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Emory University president James Wagner has apologized for holding up the deplorable Three Fifths Compromise, a deal between Northern and Southern states which counted slaves as three-fifths of a person, as a wonderful example of political compromise.
In a column titled “As American as … Compromise” , in the winter issue of Emory magazine, Wagner writes about the fiscal cliff and the importance of keeping one’s mind open to other points of view. Then he uses the Three Fifths Compromise as a shining example of compromise in American politics:
One instance of constitutional compromise was the agreement to count three-fifths of the slave population for purposes of state representation in Congress. Southern delegates wanted to count the whole slave population, which would have given the South greater influence over national policy. Northern delegates argued that slaves should not be counted at all, because they had no vote. As the price for achieving the ultimate aim of the Constitution—“to form a more perfect union”—the two sides compromised on this immediate issue of how to count slaves in the new nation. Pragmatic half-victories kept in view the higher aspiration of drawing the country more closely together.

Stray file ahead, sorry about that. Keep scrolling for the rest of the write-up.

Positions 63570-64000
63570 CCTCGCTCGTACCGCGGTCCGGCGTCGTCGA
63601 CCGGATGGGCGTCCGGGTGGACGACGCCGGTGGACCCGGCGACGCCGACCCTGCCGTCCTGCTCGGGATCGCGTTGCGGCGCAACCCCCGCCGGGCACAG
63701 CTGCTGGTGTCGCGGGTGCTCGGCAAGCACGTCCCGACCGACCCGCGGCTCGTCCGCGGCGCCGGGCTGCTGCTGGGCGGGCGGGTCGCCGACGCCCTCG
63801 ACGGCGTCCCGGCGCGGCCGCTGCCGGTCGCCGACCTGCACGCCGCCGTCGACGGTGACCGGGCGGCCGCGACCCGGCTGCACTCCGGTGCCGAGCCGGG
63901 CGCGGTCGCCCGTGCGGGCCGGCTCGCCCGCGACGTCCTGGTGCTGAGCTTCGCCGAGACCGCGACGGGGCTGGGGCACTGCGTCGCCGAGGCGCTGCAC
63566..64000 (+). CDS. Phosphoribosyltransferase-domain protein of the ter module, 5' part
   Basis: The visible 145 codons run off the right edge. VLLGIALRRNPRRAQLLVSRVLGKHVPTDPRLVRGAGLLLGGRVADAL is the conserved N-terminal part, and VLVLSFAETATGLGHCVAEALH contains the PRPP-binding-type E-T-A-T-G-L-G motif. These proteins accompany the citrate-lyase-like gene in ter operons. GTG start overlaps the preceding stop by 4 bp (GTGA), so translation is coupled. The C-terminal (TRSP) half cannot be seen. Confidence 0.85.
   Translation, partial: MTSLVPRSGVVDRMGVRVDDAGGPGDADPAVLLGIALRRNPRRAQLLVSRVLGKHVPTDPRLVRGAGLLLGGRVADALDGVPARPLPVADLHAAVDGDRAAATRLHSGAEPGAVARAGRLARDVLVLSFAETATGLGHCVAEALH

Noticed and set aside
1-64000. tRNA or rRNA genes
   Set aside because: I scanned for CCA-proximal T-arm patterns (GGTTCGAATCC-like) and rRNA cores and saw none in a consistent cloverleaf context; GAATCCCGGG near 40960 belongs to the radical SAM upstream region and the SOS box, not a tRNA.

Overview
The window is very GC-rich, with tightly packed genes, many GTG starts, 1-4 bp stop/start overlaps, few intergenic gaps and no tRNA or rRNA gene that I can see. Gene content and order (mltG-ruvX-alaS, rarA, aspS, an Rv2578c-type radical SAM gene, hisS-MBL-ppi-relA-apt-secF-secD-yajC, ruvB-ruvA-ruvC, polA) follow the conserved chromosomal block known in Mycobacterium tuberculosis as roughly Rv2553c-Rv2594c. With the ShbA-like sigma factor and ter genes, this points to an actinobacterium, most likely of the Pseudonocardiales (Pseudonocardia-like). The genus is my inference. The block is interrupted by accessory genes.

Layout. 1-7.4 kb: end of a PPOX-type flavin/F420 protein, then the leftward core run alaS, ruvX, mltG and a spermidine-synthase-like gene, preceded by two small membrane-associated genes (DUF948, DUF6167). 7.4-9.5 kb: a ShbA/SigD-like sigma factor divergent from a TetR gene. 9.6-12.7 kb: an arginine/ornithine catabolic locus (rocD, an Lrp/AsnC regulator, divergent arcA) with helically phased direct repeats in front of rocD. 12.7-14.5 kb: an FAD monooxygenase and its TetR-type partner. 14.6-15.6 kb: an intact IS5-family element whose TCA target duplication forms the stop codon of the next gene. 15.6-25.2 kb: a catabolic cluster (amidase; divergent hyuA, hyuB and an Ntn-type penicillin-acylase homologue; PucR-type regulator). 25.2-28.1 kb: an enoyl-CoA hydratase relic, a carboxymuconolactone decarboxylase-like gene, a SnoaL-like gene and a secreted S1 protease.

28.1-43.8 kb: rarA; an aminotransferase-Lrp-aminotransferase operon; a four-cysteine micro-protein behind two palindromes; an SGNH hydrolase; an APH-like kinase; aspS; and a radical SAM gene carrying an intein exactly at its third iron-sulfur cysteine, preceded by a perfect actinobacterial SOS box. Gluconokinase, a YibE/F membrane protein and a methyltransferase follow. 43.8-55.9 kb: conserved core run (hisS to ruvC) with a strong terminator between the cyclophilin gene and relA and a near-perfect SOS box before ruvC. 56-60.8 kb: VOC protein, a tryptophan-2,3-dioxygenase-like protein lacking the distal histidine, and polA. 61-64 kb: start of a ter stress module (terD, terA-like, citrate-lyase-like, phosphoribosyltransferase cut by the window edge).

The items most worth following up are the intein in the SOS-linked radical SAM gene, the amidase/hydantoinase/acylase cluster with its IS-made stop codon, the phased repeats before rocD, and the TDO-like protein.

Some might suggest that the constitutional compromise reached for the lowest common denominator—for the barest minimum value on which both sides could agree. I rather think something different happened. Both sides found a way to temper ideology and continue working toward the highest aspiration they both shared—the aspiration to form a more perfect union. They set their sights higher, not lower, in order to identify their common goal and keep moving toward it.
Wagner later apologized for “the hurt caused by not communicating more my own beliefs.” He says that slavery was “heinous, repulsive, repugnant, and inhuman. I should have stated that fact clearly in my essay.”